Traceability Software Eases Supply Chain Management for Specialty Food Products
By Leah Roberts
Traceability software is becoming an increasing asset in the field of Kosher and Halal certification as increasing numbers of consumers embrace brands that meet the rigorous standards certification guarantees.
“Kosher and Halal foods are blazing the trail,” says Steve Burton, CEO of Burton Software, a company that has developed a food safety management application called Icicle. The program is globally accessible and includes information, updated daily, on hundreds of thousands of products.
The Halal and Kosher Global Food markets are already valued at approximately $2.1 trillion and $600 billion, respectively according to a report published by InterPOC.And certification is fast becoming a competitive advantage for many brands.
Mintel, a market research firm, released a study in 2009 that showed that 62% of consumers surveyed said they buy Kosher foods because of their higher quality; 51% choose them because they believe they are healthier than other foods and 34% buy them because they believe they are safer.
But managing the food traceability process for certification can be difficult and its complexity has traditionally prevented many new companies from entering the global market for Kosher and Halal food production. Food traceability involves monitoring a food product from production to distribution, and detailed records need to be kept on the handling, management and procurement of animals and other ingredients in the supply chain. Proof of traceability will soon be a minimum standard and new government regulations are on the horizon.
Suppliers must be able to provide proof of certification for all ingredients, products and processes. Kosher and Halal agencies verify the certification process and conduct periodic on-site audits. And an established traceability system is necessary to maintain this information and make it readily accessible, especially in the event of food recalls.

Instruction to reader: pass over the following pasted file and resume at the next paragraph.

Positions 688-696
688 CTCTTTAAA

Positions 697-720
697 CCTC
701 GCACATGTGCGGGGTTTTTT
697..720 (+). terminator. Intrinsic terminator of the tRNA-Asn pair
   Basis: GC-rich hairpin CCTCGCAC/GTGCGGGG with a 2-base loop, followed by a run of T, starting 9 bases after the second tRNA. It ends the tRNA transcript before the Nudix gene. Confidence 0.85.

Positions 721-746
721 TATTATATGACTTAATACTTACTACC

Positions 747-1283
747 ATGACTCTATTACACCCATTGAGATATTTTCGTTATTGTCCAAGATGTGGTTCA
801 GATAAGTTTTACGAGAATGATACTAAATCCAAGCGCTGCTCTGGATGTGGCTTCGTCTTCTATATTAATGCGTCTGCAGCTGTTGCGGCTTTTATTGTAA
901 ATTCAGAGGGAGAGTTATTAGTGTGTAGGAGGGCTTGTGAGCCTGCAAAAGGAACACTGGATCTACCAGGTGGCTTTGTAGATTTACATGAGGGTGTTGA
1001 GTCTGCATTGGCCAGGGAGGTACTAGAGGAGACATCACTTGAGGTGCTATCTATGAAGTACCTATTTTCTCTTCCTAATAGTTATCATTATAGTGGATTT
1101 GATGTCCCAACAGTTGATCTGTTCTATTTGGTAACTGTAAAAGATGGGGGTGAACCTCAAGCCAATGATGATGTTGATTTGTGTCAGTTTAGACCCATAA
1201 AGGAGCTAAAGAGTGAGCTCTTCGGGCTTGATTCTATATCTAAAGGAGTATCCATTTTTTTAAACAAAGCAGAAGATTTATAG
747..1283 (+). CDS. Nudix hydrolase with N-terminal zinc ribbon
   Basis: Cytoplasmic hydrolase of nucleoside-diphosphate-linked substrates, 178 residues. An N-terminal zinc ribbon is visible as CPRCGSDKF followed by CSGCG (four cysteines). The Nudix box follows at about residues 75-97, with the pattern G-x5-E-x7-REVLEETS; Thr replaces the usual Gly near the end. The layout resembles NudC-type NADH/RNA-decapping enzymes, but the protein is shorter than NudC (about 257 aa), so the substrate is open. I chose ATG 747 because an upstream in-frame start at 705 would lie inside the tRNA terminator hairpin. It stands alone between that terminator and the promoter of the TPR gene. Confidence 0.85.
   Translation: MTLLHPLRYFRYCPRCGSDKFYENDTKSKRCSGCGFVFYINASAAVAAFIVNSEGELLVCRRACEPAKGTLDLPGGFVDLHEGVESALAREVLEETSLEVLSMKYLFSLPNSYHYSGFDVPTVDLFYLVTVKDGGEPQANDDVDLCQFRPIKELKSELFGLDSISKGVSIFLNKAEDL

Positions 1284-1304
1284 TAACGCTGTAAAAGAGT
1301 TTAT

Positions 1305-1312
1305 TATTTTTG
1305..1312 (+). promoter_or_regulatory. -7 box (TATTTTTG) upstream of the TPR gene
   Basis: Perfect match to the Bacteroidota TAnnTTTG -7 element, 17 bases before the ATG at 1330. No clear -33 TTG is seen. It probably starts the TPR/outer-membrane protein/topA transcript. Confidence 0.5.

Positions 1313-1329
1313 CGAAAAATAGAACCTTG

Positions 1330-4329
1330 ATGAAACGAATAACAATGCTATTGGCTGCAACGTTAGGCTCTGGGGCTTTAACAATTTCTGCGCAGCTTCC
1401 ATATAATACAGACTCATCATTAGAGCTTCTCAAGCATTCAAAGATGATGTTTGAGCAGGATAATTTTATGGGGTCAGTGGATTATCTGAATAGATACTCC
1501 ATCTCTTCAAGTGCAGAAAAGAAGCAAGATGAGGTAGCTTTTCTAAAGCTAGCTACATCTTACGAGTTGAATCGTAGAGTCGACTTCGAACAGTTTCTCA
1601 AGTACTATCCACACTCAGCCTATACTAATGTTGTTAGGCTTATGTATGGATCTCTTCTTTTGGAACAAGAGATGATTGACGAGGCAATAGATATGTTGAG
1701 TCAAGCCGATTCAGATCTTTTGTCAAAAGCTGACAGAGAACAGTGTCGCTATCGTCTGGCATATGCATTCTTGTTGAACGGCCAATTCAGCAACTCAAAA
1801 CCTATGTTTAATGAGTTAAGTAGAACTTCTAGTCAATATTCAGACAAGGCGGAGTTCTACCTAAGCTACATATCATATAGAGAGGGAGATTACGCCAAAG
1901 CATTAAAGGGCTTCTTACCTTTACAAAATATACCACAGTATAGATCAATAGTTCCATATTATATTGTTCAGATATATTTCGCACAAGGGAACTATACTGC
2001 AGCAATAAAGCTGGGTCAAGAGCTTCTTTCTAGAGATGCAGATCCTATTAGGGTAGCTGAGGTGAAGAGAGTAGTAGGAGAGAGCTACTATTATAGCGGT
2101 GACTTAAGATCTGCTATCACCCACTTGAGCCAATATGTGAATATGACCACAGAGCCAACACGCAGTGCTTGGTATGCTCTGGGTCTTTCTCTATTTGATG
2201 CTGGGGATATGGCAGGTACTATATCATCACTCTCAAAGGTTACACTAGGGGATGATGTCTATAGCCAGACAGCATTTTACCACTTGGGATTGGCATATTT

Food Traceability Software
Food traceability software replaces paper-based systems with electronic data collection and record keeping. Data collection is simplified using hand-held devices, and cloud-based systems automatically create the appropriate reports. Traceability software is much more efficient, practical and cost-effective for food companies.
As Richard Rabkin, Managing Director of the Kashruth Council of Canada explains, “If when the rabbinic inspector comes in to make his inspection … he notices that a non kosher ingredient was mistakenly used, we will need to know exactly how many products this mistake affected – Where are these products in the distribution system and in what stores are they located? Only robust food traceability software can keep track of that information.”
Certified Manufacturing Facilities
Many large Kosher certifiers worldwide have developed traceability software. The Kashruth Council of Canada (COR), for example, developed CORporate Kosher. It lets all of their certified manufacturing facilities list their products and ingredients, and upload and download Kosher certificates as needed. Post production, a company representative submits the new product information into the software for Kosher Council review and, once approved, the food company can mark the product as Kosher certified.
“That whole process of product approval can happen within a day,” says Rabkin, “a lot better than the days of snail mail.”
Icicle software guides food companies through the application process for Kosher certification, and Kosher agencies can gain access to the software and the information it contains if granted permission by the company.
“You automatically receive notification, you can approve the change instantly and (you can) create high resolution Kosher certificates,” Burton says. “Before a Rabbi arrives for inspection, they can view reports and certifications online, which expedites the process and highlights any issues that may arise during the audit.”
Many processors worldwide recognize that proof of traceability will soon be a minimum standard and new government regulations are on the horizon. The European Union (EU) already demands proof of traceability for all food products.
About the Author
Leah Roberts is an Ontario-based writer and digital marketing expert with a keen interest in food safety and sustainability practices.
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